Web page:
By then, the region had already become a pit stop for politicians claiming to feel the Central Valley’s pain. California Gov. Jerry Brown, House Speaker John Boehner and even President Barack Obama had made high-profile visits to the valley in the weeks prior, each making his own separate trek through the shockingly arid farmland and offering vague promises of help before moving on to seemingly more urgent crises.

“The truth of the matter is that this is going to be a very challenging situation this year, and frankly, the trend lines are such where it’s going to be a challenging situation for some time to come,” Obama declared during a three-hour visit in February, a side trip to a West Coast fundraising swing.

So, too, came media attention from all over the world, reporters and photographers chronicling the desperate times of struggling farmers before they, too, moved on.

To Stevenson and others, nothing seemed to change. There was no sense of anxiety or alarm — not even in California, where Brown had issued a drought emergency in January and urged residents across the state to voluntarily conserve water. But a recent study found that some parts of the state — including many cities in Southern California — have been using more water than they did a year ago. That recently prompted the state to issue mandatory water restrictions across California — increasing fines for those caught wasting water by watering their lawns or washing their cars. But some wonder if it will even make a difference at this point.

In some ways, the lack of urgency isn’t surprising. A drought does not have the immediacy or frenzied excitement of tornadoes, hurricanes or other natural disasters. But a prolonged lack of rain has the potential to be every bit as destructive, if not more so, as devastating storms. In many ways, a drought is a disaster in slow motion, with an impact so gradual that the true scope of its devastation often goes undetected until it’s too late.

“What is happening right now has the potential to be our Hurricane Katrina or our Hurricane Sandy or the wildfire that destroys everything. It’s just going to take a lot longer to unfold,” Stevenson said.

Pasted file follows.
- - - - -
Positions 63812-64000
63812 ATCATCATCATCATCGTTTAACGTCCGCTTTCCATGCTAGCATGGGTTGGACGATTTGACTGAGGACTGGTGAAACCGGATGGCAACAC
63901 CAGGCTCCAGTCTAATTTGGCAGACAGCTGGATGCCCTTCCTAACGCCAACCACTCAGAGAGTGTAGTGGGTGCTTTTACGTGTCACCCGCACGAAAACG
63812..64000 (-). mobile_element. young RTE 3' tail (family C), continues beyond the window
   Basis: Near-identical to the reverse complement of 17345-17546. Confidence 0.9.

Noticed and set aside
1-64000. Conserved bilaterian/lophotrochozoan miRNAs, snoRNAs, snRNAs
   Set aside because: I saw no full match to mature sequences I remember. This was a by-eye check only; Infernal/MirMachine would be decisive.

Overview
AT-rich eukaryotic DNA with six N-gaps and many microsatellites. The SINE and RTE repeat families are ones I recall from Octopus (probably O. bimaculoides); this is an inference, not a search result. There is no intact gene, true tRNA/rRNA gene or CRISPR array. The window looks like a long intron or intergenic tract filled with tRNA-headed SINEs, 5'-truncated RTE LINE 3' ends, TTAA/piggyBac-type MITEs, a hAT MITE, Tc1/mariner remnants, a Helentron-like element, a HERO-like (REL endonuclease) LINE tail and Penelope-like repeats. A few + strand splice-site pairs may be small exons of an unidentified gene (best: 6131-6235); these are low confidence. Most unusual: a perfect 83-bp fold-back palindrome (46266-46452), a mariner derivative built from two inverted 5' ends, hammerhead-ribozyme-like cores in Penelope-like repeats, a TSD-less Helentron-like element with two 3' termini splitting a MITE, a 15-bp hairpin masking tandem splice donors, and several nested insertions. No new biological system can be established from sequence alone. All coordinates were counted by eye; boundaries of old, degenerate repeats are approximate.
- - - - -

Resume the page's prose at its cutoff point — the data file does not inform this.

View gallery

.

His plastic sign is still hanging along Highway 168 — an even starker message now against the backdrop of a dusty moonscape of a field on a farm where the drought is claiming more victims by the day. A few days ago, Stevenson bulldozed another few hundred acres of trees — Valencia orange specimens that should have lived years more, dead because there isn’t enough water. His daughter Caroline, home from college, blinked back tears, but Stevenson could only steel himself and move on, knowing in the back of his mind that things are likely to get much worse before they get better.

“I guess that’s why farmers are unique, being faced with a bad situation and continuing to press on somehow,” he said afterward. “It’s all you can do.”

In all, Stevenson has lost about 500 acres of citrus trees this year — nearly half of his crop — and more are at risk, kept alive with just the bare minimum of water in the prayer they can make it until next season.

The same story is happening all over the Central Valley. Thousands of acres of citrus and nut trees — legacy crops that normally would be expected to live years if not decades — are drying up or are dead already. Fields that would normally be dark green and flourishing with plants sprouting tomatoes, broccoli, carrots, strawberries, melons or the countless other varieties of fruits and vegetables grown in the region are nothing but barren plots of earth.